As one of the largest collections of its kind in the world, the University of Alaska Museum of the North's Genomic Resources facility contains over 200,000 tissue samples from voucher specimens archived in the Mammalogy, Ornithology, Ichthyology and Entomology collections. Collection holdings can be searched on Arctos, a Collaborative Collection Management Solution. Collections of this type are vitally important as they preserve biodiversity associated with a specific place and time - diversity that is increasingly threatened by climate change, habitat degradation, and other factors. Subsamples of these tissues are made available to researchers worldwide, most often for molecular studies based on DNA or protein sequences. Such research provides insight into the origins, evolution, ecology, and conservation of species. As new technologies enable more information to be unlocked from well-preserved tissues, decades-old samples can be reanalyzed for a comprehensive view of changes occurring over large timescales. Thus, the value and utility of the collection only grows over time.
The geographic and taxonomic composition of the tissue collection is largely determined by the research interests of the museum curators and other local and regional biologists conducting research that involves specimen collection. It is the largest collection of such material from Alaskan species, with tissue samples dating back to 1936, though preserving fresh tissue did not become standard practice until the early 1990s. The storage facility consists of eight liquid nitrogen-cooled cryovats that maintain vapor-phase nitrogen at -170\xb0 C (-274\xb0 F). Under these conditions, biological and chemical activity that could degrade the tissues is halted, preserving the sample indefinitely. The extreme cold of vapor-phase nitrogen can preserve even the most fragile molecules, such as RNA. Liquid nitrogen for the cryovats is produced by the Museum's liquid nitrogen production plant.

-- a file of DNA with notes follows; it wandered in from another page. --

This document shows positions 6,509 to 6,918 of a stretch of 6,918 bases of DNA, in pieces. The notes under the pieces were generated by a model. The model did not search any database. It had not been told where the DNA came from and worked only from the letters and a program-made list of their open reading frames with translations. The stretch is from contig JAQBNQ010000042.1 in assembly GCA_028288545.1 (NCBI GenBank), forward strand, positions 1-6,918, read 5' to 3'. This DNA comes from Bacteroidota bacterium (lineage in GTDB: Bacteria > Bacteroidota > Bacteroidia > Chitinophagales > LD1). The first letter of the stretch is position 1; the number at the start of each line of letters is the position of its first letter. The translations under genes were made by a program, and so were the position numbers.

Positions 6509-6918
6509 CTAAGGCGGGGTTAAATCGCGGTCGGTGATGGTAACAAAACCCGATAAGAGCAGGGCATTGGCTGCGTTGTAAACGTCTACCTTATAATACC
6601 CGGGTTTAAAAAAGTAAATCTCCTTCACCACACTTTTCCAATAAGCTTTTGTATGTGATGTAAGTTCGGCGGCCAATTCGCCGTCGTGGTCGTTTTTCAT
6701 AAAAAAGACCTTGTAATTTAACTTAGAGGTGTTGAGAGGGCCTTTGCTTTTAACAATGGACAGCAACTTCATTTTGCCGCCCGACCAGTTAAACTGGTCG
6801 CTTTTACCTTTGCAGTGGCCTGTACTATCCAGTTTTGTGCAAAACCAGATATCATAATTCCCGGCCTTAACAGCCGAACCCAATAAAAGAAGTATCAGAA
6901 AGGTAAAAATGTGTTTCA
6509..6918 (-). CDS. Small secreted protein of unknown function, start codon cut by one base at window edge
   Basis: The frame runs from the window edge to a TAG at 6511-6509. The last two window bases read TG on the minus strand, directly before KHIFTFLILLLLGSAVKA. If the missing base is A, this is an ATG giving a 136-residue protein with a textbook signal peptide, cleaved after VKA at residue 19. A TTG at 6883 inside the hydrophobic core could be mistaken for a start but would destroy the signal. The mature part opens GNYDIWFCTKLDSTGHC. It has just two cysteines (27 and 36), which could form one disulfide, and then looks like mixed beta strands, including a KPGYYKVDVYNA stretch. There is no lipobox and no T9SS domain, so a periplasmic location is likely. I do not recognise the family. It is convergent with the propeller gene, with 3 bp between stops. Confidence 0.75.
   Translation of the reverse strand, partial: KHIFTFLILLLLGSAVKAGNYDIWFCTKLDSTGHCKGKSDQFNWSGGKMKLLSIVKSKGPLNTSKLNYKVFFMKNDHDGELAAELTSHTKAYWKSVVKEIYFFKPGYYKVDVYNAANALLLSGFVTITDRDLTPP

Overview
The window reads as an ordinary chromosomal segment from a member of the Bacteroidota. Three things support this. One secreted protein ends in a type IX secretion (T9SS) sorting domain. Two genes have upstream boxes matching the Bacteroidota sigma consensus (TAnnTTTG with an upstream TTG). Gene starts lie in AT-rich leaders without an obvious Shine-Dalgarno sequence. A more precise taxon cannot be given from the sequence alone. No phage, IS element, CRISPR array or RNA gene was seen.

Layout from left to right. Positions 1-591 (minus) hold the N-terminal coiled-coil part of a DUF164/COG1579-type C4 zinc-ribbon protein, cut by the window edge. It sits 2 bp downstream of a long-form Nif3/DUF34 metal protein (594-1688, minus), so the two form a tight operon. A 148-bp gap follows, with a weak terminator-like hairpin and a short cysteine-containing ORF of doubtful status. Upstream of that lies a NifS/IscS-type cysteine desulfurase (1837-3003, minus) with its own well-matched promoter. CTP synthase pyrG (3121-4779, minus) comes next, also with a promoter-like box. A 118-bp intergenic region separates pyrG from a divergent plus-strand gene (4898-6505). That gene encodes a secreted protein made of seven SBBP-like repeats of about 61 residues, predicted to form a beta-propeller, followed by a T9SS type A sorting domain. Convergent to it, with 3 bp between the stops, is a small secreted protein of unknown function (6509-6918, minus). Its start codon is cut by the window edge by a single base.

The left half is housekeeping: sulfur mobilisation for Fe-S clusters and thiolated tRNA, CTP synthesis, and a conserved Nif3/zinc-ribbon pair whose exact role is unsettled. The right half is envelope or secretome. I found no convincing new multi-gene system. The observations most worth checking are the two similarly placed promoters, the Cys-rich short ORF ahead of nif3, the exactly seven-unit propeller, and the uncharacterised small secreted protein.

In addition to Genomic Resources, the Museum maintains two molecular labs. Curators, staff, students, other University of Alaska scientists, and visiting researchers use one of these labs for standard molecular work with fresh or frozen tissues. However, polymerase chain reaction (PCR) procedures are prohibited within the Museum to protect against contamination of our specimens as well as the other molecular lab, the Ancient DNA Laboratory. The Ancient DNA Laboratory is the only such facility in Alaska and is regulated to ensure the highest degree of sterility. DNA extractions from very old and/or highly degraded material (e.g., permafrost-preserved or mummified tissue, bone, and feces) can be performed in the Ancient DNA Lab with confidence that the risk of contamination from external DNA sources has been minimized.